"When you have children and you're hunting for one of them," said Rodriguez's agent, Scott Boras, "all sense of logic is lost."
So Boras, a parent himself, understood perfectly when he learned Rodriguez had hustled out the back door of his Spring Training residence in search of his young son. Rodriguez's bare left foot found a low-growing cactus, instead.
Word spread quickly through the clubhouse the next morning of Rodriguez's odd injury. For the next 2 1/2 months, Rodriguez pitched in pain and pulled spines from his foot, one by one, some as long as an inch.
"He's an All-Star now, but it wasn't funny at the time, I'll tell you that," said fellow All-Star Aramis Ramirez. "I saw people joking around at first, but not after I saw it for myself."
"I felt hurt for him," said Carlos Gomez. "Getting stuck with a cactus is not really fun."
The incident delayed Rodriguez's, ahem, Cactus League debut, but he eventually began pitching on that painful foot and prepared to be the Brewers' setup man. On Opening Day, manager Ron Roenicke, concerned about incumbent closer Jim Henderson's velocity, quietly changed Rodriguez's role. He responded by holding opponents scoreless until his 20th appearance and setting a Brewers record with 27 saves before the All-Star break.
"The way it was explained to me, it could be two days, it could be a week, we didn't know how long," Rodriguez said. "It depended on how long Henderson would be out for. So I didn't expect anything. I put in my head, 'Go day by day.' Every day I came in, I waited for them to say, '[Henderson] is ready and back.' That time never came."
The Brewers will have three players in the starting lineup of Tuesday's All-Star Game (watch on FOX) -- third baseman Ramirez, catcher Jonathan Lucroy and Gomez making a rare appearance in left field -- in large part because of Rodriguez's work in spite of those painful spines.
How many did he wind up pulling?
"If I say 500, people think I'm lying," Rodriguez said. "I'm not. It was totally the whole bottom of my foot."
Rather than risk infection by cutting them out, Brewers medical staffers suggested patience. Rodriguez simply let his body do the work itself, and day by day, week by week, the spines worked their way to the surface. When one would emerge, Rodriguez or an athletic trainer would pluck it out with a tweezers.
Deep into May, they kept plucking.
"One time I would sit down and pull 11," Rodriguez said. "The next time, 16. Then 13. Little spines. I was going nuts."
The last one came out on its own.
"I pulled off my sock and it took it right out," Rodriguez said. "It was after a game. Next year, I'm getting a different apartment."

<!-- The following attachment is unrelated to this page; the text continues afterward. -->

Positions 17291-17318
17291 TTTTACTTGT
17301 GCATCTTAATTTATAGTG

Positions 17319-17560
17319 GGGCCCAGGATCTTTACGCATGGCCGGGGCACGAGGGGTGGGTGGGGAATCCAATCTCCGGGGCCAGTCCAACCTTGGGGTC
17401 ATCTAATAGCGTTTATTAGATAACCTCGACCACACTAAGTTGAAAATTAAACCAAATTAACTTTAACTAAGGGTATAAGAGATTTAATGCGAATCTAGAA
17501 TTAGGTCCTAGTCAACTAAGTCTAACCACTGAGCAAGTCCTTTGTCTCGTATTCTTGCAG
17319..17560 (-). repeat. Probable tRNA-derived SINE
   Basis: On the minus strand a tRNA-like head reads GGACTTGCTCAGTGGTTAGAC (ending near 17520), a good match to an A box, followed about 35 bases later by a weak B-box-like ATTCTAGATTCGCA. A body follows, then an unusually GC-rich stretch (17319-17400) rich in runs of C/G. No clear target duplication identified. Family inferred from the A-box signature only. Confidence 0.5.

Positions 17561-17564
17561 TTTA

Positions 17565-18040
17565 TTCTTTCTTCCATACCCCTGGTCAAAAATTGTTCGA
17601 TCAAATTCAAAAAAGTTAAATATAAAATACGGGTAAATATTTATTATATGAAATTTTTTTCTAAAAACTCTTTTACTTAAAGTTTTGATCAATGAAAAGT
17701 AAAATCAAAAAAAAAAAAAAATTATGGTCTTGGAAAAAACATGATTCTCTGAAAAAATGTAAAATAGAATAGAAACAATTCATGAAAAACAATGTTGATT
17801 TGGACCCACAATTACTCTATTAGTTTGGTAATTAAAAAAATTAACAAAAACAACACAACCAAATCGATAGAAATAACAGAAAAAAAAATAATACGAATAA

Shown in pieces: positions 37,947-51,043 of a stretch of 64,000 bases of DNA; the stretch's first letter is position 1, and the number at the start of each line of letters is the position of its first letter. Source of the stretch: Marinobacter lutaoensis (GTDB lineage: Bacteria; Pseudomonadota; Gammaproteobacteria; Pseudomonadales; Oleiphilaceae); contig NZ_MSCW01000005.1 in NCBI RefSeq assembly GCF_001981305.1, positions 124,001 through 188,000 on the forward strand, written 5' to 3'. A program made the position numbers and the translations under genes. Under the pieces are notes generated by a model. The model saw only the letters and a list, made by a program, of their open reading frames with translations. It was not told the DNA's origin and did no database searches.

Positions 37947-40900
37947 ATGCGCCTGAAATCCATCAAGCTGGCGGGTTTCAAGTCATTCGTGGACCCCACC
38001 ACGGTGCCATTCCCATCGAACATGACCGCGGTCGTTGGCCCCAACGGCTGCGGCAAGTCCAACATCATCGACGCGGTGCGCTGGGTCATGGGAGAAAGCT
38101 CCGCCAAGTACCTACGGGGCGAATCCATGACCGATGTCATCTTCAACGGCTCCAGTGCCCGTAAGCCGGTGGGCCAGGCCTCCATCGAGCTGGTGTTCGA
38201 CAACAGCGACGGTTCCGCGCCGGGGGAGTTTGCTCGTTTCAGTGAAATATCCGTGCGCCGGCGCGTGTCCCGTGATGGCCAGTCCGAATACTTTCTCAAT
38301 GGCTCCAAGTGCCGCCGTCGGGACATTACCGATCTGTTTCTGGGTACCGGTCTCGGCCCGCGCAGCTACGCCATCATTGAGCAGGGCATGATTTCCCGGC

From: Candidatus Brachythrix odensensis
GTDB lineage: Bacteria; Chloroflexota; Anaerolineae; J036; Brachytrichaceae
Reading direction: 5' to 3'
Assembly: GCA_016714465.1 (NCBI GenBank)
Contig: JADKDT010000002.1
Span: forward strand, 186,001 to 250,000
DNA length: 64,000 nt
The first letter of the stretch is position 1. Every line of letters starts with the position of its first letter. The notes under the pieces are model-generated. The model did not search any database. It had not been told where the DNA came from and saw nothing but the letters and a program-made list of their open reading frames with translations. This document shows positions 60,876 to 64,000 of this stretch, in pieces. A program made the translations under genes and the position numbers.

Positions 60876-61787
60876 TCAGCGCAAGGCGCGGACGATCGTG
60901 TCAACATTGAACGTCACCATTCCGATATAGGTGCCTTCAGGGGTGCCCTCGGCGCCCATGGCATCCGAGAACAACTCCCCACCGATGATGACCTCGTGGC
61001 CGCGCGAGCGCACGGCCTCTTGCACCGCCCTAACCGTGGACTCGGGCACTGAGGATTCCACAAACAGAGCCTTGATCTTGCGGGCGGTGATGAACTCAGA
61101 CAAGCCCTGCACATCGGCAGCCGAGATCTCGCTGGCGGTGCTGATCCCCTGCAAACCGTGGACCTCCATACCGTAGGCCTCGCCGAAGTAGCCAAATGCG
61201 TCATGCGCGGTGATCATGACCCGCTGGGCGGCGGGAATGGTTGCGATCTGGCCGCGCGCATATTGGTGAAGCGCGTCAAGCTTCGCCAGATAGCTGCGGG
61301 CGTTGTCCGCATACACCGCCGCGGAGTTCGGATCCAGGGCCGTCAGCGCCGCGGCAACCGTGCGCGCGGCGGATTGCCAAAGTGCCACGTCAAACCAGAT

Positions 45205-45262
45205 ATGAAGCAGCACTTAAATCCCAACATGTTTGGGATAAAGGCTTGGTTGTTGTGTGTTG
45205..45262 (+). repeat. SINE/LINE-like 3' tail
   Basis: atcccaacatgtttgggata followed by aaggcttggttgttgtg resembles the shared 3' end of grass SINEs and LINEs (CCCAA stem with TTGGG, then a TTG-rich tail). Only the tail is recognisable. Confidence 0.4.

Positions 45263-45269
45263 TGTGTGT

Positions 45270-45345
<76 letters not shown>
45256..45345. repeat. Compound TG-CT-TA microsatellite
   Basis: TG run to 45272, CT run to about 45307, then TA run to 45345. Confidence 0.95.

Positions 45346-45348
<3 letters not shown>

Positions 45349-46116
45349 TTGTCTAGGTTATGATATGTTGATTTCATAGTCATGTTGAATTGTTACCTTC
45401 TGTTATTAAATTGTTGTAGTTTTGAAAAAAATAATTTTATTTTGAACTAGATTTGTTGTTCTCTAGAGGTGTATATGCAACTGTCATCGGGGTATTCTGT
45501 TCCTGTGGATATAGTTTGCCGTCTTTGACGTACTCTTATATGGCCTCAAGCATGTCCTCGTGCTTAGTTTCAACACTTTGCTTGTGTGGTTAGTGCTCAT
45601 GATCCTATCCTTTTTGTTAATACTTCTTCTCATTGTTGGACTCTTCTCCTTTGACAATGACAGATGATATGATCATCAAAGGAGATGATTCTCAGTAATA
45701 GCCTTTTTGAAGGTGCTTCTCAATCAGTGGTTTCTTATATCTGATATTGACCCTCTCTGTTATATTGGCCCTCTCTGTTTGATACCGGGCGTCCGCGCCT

Next year, Rodriguez may have more offers to choose from. Before this season he had not been a closer since 2011, when the Brewers acquired him on the night of the All-Star Game with plans to make him a setup man.
That move delayed Rodriguez's quest for 300 saves, a milestone he finally reached last June. Thanks to resuming closer duties this season, Rodriguez, who is participating in his fifth All-Star Game 10 years after his first, has moved up to 12th on Major League Baseball's all-time list with 331 career saves.
This year, he has passed the likes of Goose Gossage and Jose Mesa. Next is Hall of Famer Rollie Fingers' 341 saves.
"It will be nice," Rodriguez said. "Any time you pass a Hall of Famer, that's nice."
But he insisted he is more focused on a different number: Brewers victories. They became more difficult to come by of late, with the team losing 11 of its final 13 games before the break. They still lead the National League Central by one game over St. Louis.
"Right now, I have not even been thinking about what I have ahead, who's ahead. I don't want to start doing that yet," Rodriguez said. "The year that I believe is going to be my last year, I'll start looking around and see where I'm at. Right now, that's not healthy for me."
Rodriguez won't turn 33 until January and plans on pitching more seasons. Boras, saying that he does not like the notion of "shopping" free-agent clients, conceded he expects to get many more calls than last winter.
"He has what few, few players have in the big leagues: Those last three outs are his home," Boras said. "That's where he was raised. That's where he lives. The three outs for him are where he belongs. For others, it's new and challenging and more. That's why I think he's so good."